Learned Behaviors

A Small-College Professor Remembers His Students

By Les Tanner

Photos Courtesy of The College of Idaho

Some years ago, I asked the students in my trigonometry class to help decide what to do about an application for admission. The applicant was on academic suspension from the University of Colorado, after having spent two years in an abortive attempt to become an engineer. The accompanying transcript was dismal. It documented a freshman year of steadily declining grades, followed by two semesters of mathematics, physics, and chemistry courses, nearly all earning Fs. The applicant was close to the end of a two-year stint in the Army, and wrote that he believed he had developed both the maturity and the motivation to succeed in college this time, should he be given a second—actually, a third—chance.

One student’s immediate response was, “No way!” Others agreed, while some felt that the applicant should be allowed to enroll, subject to restrictions.

I finally confessed that the application was not current, but had been submitted to Westminster College in Salt Lake City in the summer of 1955. Not only that, but it was my own application.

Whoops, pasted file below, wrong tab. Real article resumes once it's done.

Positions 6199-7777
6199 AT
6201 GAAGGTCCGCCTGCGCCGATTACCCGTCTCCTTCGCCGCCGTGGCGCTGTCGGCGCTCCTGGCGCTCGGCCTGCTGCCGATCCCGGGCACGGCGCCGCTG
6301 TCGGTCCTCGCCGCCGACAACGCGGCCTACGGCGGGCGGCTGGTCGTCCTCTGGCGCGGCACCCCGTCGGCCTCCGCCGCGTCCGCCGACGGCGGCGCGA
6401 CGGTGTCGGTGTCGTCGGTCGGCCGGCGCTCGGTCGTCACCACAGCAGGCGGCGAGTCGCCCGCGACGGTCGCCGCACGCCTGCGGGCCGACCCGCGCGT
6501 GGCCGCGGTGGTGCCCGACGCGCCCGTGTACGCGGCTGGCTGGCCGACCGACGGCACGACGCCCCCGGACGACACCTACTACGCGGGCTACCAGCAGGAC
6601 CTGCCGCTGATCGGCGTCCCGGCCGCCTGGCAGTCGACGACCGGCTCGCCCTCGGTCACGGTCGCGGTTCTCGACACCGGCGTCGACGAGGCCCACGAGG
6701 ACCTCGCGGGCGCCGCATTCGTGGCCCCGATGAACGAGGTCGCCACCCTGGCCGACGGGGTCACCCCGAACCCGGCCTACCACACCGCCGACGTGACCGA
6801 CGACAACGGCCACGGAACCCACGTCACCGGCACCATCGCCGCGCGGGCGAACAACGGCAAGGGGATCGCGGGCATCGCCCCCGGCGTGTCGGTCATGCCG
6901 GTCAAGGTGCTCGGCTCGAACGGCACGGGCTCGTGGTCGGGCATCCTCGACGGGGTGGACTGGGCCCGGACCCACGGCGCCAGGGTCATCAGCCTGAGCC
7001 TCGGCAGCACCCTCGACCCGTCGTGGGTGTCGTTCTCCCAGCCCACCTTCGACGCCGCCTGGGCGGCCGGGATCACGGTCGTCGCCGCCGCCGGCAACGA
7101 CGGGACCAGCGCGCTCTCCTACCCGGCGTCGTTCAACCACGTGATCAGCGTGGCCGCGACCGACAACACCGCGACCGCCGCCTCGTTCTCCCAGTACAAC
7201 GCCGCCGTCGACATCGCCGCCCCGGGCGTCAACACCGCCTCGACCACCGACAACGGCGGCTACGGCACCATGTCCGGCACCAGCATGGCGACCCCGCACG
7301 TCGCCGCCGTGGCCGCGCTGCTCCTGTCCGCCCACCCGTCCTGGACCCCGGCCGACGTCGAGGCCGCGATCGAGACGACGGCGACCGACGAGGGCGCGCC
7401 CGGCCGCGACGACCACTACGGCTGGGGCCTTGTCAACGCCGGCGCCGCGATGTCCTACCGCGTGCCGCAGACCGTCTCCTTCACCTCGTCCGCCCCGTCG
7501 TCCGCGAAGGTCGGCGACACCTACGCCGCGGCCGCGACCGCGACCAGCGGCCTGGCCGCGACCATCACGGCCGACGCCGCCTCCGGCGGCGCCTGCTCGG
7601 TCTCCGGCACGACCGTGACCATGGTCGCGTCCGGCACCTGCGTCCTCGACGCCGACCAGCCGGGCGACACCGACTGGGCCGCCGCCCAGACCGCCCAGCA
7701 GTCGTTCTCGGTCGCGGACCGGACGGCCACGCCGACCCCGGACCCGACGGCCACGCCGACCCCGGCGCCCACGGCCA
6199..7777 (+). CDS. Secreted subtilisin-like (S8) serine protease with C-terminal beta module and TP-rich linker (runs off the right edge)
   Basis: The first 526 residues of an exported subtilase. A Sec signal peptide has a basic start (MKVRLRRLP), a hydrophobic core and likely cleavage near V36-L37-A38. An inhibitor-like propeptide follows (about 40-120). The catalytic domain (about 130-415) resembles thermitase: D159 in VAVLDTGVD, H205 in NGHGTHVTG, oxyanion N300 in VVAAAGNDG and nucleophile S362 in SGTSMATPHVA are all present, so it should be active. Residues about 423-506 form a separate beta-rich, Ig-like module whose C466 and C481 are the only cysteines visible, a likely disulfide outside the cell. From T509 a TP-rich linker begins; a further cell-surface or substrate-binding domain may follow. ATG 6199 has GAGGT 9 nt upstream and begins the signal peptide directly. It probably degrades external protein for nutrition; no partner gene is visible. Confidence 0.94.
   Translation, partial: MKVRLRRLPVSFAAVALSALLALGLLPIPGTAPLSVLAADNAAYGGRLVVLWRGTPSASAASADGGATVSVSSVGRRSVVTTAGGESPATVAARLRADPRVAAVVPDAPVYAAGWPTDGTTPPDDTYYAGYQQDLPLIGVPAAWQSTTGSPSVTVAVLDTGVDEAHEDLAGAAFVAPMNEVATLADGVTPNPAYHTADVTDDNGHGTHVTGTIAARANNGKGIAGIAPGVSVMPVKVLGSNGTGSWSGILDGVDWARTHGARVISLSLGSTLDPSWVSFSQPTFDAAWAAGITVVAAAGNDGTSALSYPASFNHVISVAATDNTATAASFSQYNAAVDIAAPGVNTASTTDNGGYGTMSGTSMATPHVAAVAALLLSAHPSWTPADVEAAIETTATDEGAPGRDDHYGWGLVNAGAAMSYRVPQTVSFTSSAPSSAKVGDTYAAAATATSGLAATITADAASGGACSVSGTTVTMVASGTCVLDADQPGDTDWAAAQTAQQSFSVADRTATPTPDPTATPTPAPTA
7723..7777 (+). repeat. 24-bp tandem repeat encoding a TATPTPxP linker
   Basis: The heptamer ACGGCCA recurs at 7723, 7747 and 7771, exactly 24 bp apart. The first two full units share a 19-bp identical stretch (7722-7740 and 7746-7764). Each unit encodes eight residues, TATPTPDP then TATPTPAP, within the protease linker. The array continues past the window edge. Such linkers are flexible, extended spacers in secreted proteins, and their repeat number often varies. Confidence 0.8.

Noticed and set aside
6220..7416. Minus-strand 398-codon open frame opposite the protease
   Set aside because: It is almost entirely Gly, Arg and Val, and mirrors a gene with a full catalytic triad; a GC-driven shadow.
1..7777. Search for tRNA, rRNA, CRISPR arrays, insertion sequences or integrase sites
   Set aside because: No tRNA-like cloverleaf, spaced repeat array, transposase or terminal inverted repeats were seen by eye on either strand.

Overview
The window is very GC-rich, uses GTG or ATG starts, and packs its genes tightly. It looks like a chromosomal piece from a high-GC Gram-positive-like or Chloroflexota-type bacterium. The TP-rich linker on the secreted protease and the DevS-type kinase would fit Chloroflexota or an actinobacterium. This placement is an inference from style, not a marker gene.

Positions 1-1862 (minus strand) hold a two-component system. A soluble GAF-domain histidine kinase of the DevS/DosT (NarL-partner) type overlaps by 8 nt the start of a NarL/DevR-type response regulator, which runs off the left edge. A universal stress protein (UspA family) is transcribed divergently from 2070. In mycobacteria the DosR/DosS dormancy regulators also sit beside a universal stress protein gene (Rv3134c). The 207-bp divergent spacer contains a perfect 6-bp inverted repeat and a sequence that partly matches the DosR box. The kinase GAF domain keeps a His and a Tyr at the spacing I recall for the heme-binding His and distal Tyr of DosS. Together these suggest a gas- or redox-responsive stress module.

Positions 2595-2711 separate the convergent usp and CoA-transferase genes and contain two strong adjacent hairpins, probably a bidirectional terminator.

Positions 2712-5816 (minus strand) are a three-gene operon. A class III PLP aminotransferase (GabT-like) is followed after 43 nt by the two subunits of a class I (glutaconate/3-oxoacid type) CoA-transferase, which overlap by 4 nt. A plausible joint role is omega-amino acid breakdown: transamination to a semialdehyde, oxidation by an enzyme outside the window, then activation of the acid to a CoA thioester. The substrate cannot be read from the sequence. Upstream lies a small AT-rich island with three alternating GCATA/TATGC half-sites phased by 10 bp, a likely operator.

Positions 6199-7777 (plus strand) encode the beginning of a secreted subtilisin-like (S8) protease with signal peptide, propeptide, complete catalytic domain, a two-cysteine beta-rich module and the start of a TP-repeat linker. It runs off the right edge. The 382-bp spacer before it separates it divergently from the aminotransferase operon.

Perhaps the admissions committee at Westminster felt there was hope for the applicant, or perhaps the school was desperate for students that year. In any case, my application was approved. I got As in all my courses the following semester, including calculus (my fourth attempt to subdue that particular beast). Thus began my forty-one-year association with small, private, co-educational, liberal arts colleges. I was graduated from Westminster in 1958, and taught there for the next four years. In 1962, we moved to Jamestown College in North Dakota, and in 1979 to The College of Idaho. Those three schools are so similar in most respects that a single “History of ______ College” would describe all three, if it were to contain a few blanks here and there to be filled in with appropriate names and dates.

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Les Tanner

About Les Tanner

Les Tanner is shown here with his late wife, Ruby, to whom he was married for more than sixty years, and who also was on the staff of IDAHO magazine. When Les, a retired teacher, isn’t working on the magazine's calendar, proofreading, fishing, writing, playing pickleball, or pulling weeds, he’s out looking for Jimmy the cat.

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